A photo making the rounds on social media shows a Vancouver lawn sign warning Pokemon Go players not to trespass. It also declares the trend is more stupid than trickle-down economics or the hammer pants fashion craze of the early ’90s.
The game has also gotten a lot of flack for listing private properties as Pokemon destinations — hence the nasty lawn sign — and for causing injuries. When using your cellphone to chase fictional monsters around town, you need to watch your step.
“In order to get the good ones or get a lot of them, you need to get off your butt and walk outside.”
She’s an avid player and says the game motivates her to walk about an extra seven kilometres a week — without even noticing. Because you’re playing a fun game, she explains, “It makes people forget that they’re actually getting physical activity.”
The trick appears to be working. Sixty per cent of American millennials surveyed in a new Manulife poll said playing the game has upped their activity levels.
The game definitely got Roberto Vazquez moving.
The 24-year-old Toronto photographer was so focused on catching all 142 monsters, he says he didn’t even notice he was shedding pounds.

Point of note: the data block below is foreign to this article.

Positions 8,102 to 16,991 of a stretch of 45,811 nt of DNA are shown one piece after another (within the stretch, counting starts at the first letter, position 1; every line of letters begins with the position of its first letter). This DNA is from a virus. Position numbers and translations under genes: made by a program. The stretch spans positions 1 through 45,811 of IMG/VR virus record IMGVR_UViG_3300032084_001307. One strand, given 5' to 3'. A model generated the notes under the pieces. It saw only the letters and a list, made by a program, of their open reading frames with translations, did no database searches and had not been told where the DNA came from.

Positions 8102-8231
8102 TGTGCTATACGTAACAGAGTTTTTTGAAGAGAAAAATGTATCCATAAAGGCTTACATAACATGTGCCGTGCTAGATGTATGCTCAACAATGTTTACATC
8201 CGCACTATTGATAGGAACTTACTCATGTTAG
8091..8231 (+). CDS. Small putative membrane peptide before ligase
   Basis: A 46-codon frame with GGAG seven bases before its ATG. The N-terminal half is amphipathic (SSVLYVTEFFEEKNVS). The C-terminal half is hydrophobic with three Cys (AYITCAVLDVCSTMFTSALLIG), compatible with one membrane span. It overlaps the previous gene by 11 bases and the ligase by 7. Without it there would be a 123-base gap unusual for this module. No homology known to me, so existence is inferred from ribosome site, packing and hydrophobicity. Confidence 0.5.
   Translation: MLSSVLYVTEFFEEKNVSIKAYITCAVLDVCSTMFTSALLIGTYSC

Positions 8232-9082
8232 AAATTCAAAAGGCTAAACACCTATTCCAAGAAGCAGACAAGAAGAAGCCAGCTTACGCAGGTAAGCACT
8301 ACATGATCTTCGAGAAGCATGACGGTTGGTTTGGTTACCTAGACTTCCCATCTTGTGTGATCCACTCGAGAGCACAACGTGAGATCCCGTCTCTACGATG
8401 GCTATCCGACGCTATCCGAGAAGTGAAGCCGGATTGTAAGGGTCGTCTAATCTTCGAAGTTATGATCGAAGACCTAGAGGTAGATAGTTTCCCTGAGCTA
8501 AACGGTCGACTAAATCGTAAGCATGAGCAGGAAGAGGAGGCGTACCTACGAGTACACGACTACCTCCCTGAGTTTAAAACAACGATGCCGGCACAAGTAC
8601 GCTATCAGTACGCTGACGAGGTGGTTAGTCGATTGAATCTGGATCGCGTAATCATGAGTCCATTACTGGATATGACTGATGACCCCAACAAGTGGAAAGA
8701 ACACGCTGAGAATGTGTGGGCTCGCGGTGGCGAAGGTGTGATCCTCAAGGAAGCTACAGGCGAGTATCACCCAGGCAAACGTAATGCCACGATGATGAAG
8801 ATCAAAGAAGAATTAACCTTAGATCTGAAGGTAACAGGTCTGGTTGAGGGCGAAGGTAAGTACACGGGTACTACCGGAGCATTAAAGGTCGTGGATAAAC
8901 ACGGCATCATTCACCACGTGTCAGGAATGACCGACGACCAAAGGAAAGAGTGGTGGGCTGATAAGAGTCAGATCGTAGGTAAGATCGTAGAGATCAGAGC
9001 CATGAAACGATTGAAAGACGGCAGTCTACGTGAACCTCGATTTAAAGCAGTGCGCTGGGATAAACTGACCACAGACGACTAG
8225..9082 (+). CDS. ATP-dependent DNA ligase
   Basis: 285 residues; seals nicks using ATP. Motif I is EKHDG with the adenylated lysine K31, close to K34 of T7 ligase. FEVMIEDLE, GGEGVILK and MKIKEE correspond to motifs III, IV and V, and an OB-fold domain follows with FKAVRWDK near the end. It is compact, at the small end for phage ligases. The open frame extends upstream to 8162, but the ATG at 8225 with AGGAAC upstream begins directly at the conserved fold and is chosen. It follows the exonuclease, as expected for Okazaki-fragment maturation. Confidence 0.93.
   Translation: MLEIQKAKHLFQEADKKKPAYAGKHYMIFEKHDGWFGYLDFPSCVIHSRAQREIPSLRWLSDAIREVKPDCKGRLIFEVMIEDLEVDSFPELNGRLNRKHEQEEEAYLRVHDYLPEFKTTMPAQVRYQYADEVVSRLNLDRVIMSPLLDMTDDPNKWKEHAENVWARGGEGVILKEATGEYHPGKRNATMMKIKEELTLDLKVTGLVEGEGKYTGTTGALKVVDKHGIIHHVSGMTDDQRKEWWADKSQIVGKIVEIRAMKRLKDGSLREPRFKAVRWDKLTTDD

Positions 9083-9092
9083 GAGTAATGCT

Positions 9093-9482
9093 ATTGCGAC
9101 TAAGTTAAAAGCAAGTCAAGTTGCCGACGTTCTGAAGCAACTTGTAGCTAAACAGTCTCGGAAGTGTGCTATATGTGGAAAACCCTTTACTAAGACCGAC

After a friend made a comment about his smaller appearance, Vazquez decided to step on a scale. “I was really amazed.”
“When you see results, it gets me more motivated.”
McDonald says walking is an important part of his therapy, yet it’s difficult because his condition causes him chronic pain. But after discovering Pokemon Go, he says he managed to walk 50 kilometres in three weeks.
“It just sort of distracted me. I’m not going out because I have to and I have to push through the pain. I’m going out because I want to catch some Pokemon.”
The game is also having a positive effect on kids. Days after Pokemon Go launched, Anna Cormier told CBC News in Fredericton that she had been out every day playing it with her two children. She says her son Cameron used to be reluctant to get active with her.
“Going for walks with him was hard. Any mention of the mall or going shopping, there was huge fights and hissy fits. Now I just tell him we’re going to go catch some Pokemon. It’s 100 per cent better.”
But amidst all the happy Pokemon Go stories lurks a lot of hate.
McDonald says trolls join Pokemon groups on social media just to “call people out and tell them what losers they are.” He sent CBC News examples of comments, including one that informs adult male players they need to turn in their “man card.”
The game isn’t above legitimate criticism, be it about safety or property rights, for example. But let’s not forget it also has a huge plus-side: it encourages people to get outside and move — no small feat in the digital age.